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Teachers: Citizenship: Globalisation Environmental

Last Updated: Monday June 27 2005 11:05 GMT

Can small actions change the World?

Citizenship 11-14/KS3/Levels E&F
Globalisation - environmental implications


Could small actions change the world?
This lesson plan is based on one from the We Are What We Do website.

The group have produced a book called Change the World for a Fiver, which contains 50 ideas to make the world a better place if enough people do them.

Students review some examples from the book and examine the impact of lots of people making small changes to their lifestyles.

The activities below give an hour-long flavour of the lesson plan, written by the Citizenship Foundation for the We Are What We Do website.

To download the complete lesson plan and other free teaching resources, click on the link to the We Are What We Do website, in the right-hand green box.

Learning aims

By the end of the lesson, students should understand:

  • How individual actions can have a social and environmental impact when enough people carry them out
  • The limited nature of natural resources


Mix and match

Using this printable worksheet, students match the actions and reasons.

Why? Many plastic bags can take up to 500 years to break down when buried.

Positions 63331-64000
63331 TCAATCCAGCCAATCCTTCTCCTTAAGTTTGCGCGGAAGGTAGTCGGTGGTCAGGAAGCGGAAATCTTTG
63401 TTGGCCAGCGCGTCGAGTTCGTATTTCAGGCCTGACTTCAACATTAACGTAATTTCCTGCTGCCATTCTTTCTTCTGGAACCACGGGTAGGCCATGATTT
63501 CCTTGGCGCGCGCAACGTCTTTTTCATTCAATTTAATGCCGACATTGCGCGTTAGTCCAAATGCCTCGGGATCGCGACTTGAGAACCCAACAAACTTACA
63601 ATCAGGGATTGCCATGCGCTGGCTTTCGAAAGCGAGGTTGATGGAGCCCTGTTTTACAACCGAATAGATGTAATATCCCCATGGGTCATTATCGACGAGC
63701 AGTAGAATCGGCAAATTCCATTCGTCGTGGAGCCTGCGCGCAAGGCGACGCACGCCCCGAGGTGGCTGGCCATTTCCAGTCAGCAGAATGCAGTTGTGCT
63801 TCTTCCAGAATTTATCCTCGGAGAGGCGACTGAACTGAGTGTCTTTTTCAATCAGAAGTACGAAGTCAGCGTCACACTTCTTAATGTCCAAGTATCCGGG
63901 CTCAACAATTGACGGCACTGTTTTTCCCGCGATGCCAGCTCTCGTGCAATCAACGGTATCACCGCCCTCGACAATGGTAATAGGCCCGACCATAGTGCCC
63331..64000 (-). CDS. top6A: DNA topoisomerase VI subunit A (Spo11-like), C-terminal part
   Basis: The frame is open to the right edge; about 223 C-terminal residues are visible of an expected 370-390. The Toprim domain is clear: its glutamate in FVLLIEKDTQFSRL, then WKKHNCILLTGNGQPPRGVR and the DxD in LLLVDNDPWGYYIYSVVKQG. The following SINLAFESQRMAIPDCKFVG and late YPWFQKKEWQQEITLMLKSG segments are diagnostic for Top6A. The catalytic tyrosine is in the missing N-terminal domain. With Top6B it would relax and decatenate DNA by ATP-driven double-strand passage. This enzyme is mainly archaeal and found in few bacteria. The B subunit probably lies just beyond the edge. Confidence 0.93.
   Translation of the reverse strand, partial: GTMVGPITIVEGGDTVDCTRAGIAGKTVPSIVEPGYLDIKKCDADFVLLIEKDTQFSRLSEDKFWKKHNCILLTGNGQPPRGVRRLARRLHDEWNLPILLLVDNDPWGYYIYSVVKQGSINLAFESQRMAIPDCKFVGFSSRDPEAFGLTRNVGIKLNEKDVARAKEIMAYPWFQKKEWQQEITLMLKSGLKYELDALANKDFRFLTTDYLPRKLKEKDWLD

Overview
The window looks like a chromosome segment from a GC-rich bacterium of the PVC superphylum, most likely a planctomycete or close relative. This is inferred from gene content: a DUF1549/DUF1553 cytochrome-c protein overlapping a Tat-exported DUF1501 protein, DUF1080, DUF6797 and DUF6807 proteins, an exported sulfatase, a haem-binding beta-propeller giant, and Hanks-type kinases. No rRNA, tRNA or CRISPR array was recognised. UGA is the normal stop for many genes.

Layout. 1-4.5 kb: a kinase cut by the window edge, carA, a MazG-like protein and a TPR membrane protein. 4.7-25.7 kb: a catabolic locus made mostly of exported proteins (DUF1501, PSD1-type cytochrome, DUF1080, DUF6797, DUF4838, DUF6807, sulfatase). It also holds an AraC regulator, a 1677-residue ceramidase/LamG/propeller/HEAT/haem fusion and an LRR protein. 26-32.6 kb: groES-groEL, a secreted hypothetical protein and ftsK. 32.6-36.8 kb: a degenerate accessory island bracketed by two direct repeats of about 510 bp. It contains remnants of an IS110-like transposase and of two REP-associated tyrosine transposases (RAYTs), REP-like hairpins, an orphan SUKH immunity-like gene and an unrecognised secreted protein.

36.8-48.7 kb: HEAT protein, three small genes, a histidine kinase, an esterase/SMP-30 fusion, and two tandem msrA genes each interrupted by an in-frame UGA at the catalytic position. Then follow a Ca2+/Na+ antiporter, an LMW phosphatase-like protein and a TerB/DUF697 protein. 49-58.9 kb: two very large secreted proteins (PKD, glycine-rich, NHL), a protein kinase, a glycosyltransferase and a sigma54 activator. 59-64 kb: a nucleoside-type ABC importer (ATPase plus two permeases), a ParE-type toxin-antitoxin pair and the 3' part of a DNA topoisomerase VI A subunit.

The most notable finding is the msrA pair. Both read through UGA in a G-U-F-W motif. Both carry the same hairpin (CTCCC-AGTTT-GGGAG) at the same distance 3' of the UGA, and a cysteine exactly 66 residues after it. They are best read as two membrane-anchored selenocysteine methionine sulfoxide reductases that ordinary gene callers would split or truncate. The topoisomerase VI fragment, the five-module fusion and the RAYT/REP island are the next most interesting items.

1J, 2O, 3A, 4D, 5P, 6C, 7F, 8N, 9H, 10Q, 11L, 12M, 13G, 14K, 15I, 16B, 17E.

Main activity

Plan of action

Students select one of the actions (1-17) and write a paragraph about how they would carry it out.


  • What could you do at home? At school?
  • When would be the best time to do this?
  • Who else could help you? Relatives? Friends?
Extension activity

Explain to students: We depend on oil for 90 percent of our transport, and for food, medicines, chemicals and much else on which our modern way of life depends.

However oil industry experts estimate that current reserves will only last for about 40 years.

Views vary about how much more will be found

Now ask students to:

  • Put a tick against the actions that would change the way we use the world's resources
  • Put a smile next to the actions that they think would cheer up their world
  • Put a cross next to any of the actions that they couldn't ever imagine doing
Ask students:
  • Do any of the actions have all three symbols next to them?
  • Are some actions easier to carry out than others? Why is this?
  • Which actions most appeal and why?

Ask students: If you could imagine a million people doing something that, together, changed the world, what would it be?

Prompts: Eating less sugar, boycotting a brand or shop, singing in shopping centres.

For hundreds more news-based lessons, click on Teachers on the left-hand side.

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